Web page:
Family, Outdoors, Shopping

The search for the perfect Christmas tree

Sophal Nhim ties down a Christmas tree for a customer at Holiday Brook Farm in Dalton, Mass. in December 2016. Berkshire Eagle File Photo

Tips for picking the perfect tree from the National Christmas Tree Association

Source: realchristmastrees.org

Measure your space

Be sure you know what size (height and width) you need before heading to the retail lot. Measure the ceiling height in the room where the tree will be displayed. The trees in the field look small when the sky is the ceiling. Don’t overbuy. Measure the width of the area of the room where the tree will be displayed. Most trees on tree farms are trimmed to an 80 percent taper. So, a tree that’s 10 feet tall will be 8 feet wide at the bottom. A tree that will fit in the room vertically might be entirely too big horizontally.

Think about what type of decorations you will be using

Some species have more open foliage, stiffer branches or longer needles.

Do a branch/needle test for freshness

Run a branch through your enclosed hand — the needles should not come off easily. Bend the outer branches — they should be pliable. If they are brittle and snap easily, the tree is too dry.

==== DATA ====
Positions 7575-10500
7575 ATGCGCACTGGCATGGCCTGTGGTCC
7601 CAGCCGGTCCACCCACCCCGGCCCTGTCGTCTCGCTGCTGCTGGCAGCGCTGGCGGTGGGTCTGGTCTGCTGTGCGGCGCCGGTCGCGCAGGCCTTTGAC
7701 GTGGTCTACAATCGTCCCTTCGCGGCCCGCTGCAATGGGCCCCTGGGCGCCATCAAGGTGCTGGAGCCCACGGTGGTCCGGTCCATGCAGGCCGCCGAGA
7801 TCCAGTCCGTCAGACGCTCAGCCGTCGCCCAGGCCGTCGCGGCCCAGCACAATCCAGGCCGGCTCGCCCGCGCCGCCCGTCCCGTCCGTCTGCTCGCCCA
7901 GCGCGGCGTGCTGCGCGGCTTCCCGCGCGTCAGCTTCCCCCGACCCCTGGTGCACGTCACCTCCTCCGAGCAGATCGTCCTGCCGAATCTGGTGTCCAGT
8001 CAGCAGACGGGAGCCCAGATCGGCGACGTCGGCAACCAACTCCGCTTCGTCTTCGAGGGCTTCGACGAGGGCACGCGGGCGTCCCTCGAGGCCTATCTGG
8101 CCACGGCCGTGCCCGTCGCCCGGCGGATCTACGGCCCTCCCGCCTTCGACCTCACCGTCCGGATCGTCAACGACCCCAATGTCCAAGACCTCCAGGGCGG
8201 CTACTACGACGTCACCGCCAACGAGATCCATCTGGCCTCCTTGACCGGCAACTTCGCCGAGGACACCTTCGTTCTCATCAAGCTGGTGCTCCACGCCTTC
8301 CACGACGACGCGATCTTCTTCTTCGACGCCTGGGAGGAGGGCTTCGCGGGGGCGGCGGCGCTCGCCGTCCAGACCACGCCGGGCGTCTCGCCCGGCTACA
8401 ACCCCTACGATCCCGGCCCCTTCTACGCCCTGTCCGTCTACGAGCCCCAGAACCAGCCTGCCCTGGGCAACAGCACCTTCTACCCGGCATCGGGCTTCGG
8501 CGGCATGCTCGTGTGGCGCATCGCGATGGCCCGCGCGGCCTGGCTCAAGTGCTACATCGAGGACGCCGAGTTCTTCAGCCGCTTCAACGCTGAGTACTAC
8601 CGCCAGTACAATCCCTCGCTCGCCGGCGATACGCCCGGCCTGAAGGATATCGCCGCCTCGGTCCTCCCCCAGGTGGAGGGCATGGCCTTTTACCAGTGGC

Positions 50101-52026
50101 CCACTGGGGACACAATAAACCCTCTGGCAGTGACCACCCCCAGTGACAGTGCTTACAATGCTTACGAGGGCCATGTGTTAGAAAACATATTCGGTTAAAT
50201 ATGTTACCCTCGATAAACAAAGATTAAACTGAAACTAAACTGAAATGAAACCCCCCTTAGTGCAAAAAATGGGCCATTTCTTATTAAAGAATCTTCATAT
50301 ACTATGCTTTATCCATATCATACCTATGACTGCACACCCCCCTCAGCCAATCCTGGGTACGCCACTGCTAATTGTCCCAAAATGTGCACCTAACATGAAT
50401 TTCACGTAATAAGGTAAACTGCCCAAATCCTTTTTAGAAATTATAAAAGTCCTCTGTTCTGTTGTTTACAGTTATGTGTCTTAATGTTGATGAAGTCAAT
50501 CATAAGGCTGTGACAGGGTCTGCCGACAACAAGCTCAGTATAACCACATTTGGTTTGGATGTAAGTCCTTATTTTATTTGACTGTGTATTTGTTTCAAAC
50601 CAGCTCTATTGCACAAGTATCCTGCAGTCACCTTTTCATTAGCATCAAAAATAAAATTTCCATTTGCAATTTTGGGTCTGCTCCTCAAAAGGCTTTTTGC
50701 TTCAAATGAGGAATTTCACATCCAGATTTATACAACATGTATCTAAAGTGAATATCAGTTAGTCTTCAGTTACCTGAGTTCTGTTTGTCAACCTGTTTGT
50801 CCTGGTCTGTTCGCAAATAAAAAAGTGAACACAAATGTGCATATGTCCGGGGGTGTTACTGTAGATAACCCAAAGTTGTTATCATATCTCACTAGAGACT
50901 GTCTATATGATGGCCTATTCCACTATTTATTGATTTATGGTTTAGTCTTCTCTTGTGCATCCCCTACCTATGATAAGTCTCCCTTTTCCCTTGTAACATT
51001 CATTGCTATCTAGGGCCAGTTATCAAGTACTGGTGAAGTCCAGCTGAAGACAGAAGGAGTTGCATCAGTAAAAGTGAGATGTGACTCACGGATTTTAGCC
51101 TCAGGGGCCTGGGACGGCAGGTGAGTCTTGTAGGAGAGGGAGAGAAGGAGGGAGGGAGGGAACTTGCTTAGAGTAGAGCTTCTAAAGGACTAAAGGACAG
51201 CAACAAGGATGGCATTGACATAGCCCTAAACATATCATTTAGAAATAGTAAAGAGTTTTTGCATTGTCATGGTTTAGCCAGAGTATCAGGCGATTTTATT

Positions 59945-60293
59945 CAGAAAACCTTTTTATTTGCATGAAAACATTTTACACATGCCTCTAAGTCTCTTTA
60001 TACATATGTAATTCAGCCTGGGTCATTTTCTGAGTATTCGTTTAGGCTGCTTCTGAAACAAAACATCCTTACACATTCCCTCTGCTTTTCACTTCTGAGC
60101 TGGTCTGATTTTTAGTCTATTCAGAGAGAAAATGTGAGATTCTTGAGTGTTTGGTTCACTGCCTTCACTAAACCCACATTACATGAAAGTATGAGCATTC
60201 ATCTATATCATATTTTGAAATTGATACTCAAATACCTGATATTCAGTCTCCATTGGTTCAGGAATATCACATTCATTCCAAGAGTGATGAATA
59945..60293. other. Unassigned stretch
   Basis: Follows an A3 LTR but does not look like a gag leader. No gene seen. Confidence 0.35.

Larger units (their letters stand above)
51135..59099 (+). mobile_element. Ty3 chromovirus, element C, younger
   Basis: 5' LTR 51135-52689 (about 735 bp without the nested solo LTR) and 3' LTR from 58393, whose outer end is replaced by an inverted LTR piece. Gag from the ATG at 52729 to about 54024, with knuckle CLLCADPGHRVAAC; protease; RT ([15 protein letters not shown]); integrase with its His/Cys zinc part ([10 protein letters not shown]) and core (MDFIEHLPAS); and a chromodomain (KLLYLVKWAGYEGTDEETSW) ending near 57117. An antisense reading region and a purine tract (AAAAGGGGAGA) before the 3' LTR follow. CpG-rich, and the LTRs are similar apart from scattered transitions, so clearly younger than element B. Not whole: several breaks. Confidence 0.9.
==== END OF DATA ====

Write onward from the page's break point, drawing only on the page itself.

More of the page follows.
Look for other indicators of dryness or deterioration

Indicators might include: excessive needle loss, discolored foliage, musty odor, needle pliability and wrinkled bark. A good rule of-thumb: When in doubt about the freshness of a tree, select another one. If none of the trees on the lot looks fresh, go to another lot.

Safety first

Go to a retail lot that is well-lit and stores trees in a shaded area.

Ask questions about the trees at the lot

Ask the retailer when he/she gets the trees: are they delivered once, at the beginning of the season, or several shipments during the season? Often, a tree obtained soon after its arrival on the retail lot will be very fresh because it was cut recently. Also, ask the retailer which tree type performs best in your climate. Some types will last longer and remain fresher longer than others in different climates.

A family searches for the perfect Christmas tree at Chanticleer Christmas Tree Farm on Barker Road in Pittsfield, Mass. Berkshire Eagle File Photo
Dustin Manix, crew boss at Elysian Hills Tree Farm, in Dummerston, Vt., uses a bone saw to cut down a tree that he is bringing to the tree stand. Brattleboro Reformer File Photo
It takes the strength of four to pull a giant blue spruce through the netting machine at West Wind Tree Farm in Cheshire, Mass. in this December 2013 photo. Berkshire Eagle File Photo
Christmas trees at Holiday Brook Farm in Dalton, Mass. in December 2016. Berkshire Eagle File Photo

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